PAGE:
Your premises approval letter will show the type of goods that can be received in duty suspension. Unless you hold a special payment approval, you cannot receive and store excise duty-suspended goods intended for sale to non-entitled passengers (travelling to EU or UK destinations). You must receive these goods into your export shop excise duty-paid.
Notice 197 details our requirements for receiving duty paid and duty suspended goods into your warehouse.
If you store or intend to store tobacco products you must read Notice 476 Tobacco products duty and Notice 196, and ensure that your warehouse approval includes tobacco products.
You can only receive UK duty-paid tobacco products bearing a fiscal mark for retail sale to passengers travelling to EU or UK destinations. Tobacco products bearing fiscal marks cannot be exported to a non-EU country since the fiscal mark must be obliterated or destroyed before the goods are exported. You will find more information about this in Notice 476 Tobacco Products Duty.
5. Sales of goods from an export shop
5.1 Who can buy my excise goods?
|Status of goods||Persons eligible|
|Excise duty-suspended goods||entitled passengers (travelling to non-EU destinations), or
working crewmembers travelling to non-EU destinations (see paragraph 39.6).
|Excise duty-paid goods||passengers travelling on all flights
working crewmembers travelling on all flights (see paragraph 39.6), or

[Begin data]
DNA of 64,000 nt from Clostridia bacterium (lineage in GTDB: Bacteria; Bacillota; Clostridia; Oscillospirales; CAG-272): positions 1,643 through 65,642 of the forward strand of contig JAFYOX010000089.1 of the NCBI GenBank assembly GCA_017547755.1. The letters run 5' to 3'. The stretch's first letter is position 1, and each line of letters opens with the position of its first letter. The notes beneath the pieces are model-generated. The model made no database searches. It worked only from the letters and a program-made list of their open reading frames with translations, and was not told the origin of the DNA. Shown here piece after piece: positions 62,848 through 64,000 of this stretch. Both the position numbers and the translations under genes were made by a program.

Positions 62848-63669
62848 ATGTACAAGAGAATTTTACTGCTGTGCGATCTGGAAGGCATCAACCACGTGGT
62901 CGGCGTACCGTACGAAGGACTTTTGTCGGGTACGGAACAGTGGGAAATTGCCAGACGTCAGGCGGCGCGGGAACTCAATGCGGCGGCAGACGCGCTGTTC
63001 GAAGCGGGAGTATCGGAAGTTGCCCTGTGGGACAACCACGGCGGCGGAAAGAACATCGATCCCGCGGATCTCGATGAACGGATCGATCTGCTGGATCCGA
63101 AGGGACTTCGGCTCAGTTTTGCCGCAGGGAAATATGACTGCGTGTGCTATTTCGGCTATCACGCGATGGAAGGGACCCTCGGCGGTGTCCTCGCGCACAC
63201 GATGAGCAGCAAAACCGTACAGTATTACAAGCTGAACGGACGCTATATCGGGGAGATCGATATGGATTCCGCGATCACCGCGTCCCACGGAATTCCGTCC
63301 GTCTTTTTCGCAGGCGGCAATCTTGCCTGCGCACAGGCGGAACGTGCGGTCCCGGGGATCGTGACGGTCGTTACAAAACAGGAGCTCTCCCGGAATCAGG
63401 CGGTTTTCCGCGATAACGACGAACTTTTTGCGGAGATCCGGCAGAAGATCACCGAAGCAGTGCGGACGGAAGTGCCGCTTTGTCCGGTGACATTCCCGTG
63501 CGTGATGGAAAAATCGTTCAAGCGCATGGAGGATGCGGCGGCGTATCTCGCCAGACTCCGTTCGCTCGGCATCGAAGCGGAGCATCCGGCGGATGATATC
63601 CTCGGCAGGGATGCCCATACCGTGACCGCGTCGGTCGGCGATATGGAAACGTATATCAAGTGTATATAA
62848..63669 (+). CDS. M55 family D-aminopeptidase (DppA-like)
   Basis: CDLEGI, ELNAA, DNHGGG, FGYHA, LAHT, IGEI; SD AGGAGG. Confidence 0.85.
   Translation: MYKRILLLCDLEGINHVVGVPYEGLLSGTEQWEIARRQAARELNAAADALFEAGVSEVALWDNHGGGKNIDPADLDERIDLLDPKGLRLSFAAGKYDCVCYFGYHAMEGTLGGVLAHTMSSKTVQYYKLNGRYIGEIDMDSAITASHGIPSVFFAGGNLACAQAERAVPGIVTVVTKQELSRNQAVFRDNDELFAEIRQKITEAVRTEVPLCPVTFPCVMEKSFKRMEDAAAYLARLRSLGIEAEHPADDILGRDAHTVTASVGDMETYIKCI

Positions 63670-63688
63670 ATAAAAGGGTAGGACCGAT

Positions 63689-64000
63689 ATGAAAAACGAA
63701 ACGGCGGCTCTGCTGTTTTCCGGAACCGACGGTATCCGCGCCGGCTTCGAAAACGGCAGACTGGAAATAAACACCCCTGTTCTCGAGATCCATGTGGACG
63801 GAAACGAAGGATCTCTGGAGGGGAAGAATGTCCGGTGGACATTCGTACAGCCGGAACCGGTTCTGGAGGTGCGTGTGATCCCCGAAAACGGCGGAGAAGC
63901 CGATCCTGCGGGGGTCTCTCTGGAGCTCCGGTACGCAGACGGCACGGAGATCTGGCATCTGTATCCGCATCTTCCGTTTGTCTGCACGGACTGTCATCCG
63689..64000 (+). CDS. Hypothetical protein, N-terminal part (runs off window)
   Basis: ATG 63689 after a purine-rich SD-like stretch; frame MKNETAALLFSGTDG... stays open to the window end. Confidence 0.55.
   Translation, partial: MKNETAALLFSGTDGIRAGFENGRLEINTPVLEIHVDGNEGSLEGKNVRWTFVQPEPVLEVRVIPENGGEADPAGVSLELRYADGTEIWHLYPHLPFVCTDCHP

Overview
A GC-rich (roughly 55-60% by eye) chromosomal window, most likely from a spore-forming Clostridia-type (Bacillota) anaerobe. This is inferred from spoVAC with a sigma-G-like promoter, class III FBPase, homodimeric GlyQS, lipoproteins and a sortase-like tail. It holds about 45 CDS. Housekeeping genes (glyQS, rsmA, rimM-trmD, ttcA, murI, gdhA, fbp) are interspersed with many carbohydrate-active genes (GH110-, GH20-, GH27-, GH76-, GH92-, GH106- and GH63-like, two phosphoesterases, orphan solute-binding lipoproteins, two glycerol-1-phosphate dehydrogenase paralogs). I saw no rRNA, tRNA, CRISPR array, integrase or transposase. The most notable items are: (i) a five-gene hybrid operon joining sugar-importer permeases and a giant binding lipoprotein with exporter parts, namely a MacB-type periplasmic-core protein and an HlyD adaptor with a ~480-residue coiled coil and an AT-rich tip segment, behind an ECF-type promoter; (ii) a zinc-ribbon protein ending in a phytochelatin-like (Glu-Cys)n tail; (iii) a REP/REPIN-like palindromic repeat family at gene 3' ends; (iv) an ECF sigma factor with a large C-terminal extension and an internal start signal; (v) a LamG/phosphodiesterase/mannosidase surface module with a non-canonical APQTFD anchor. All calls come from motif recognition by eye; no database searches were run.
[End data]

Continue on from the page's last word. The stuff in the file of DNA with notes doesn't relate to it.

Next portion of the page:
entitled port or airport staff (see paragraph 39.5).
Before passengers can purchase goods from your export shop, they must produce a transport document (Excise Goods (Export Shop) Regulations (ESR) r 8(4)).
You must provide your customer with an invoice or till receipt for each sale, which must show the following details:
- voyage or flight number and date
- number of units sold
- total value of goods
- individual transaction number
- stock or product number
You must make sure the till roll forms part of your accounts.
If you are not approved to use computerised accounting, we may ask you to provide flight sheets listing the:
- flight number
- invoice number
Flight sheets with sales invoices and till receipts will form part of your auditable records.
If you are approved to use computerised accounting we will not require flight sheets.
At the end of each day you must summarise all sales under each agreed stock number. This will form part of your accounts.
Important note: If you sell duty-paid goods to entitled passengers, you must make sure your system can separately identify the duty and VAT payment. The passenger’s flight number will automatically indicate duty-free sales.
5.2 Sales of duty-free goods to entitled passengers transiting another airport
These entitled passengers (travelling to a non-EU destination), must:
- hold a single valid through ticket for the whole journey (for example: Manchester to New York via London), and
- depart the transiting airport within 5 hours of arrival (scheduled time of arrival and departure printed on the ticket)
Ignore boarding cards in these circumstances, since airline and security procedures require separate boarding cards for each leg.
If a passenger holds 2 separate tickets for a non-EU journey (for example: Manchester - London, then London - New York), and you are the first airport of departure, do not sell duty-free goods to that passenger. We consider this type of passenger is making 2 separate journeys, and the first is a domestic one.
Remember: you carry the liability for any duty and tax due on any ineligible duty-free sales.
5.3 Sales of goods to general aviation passengers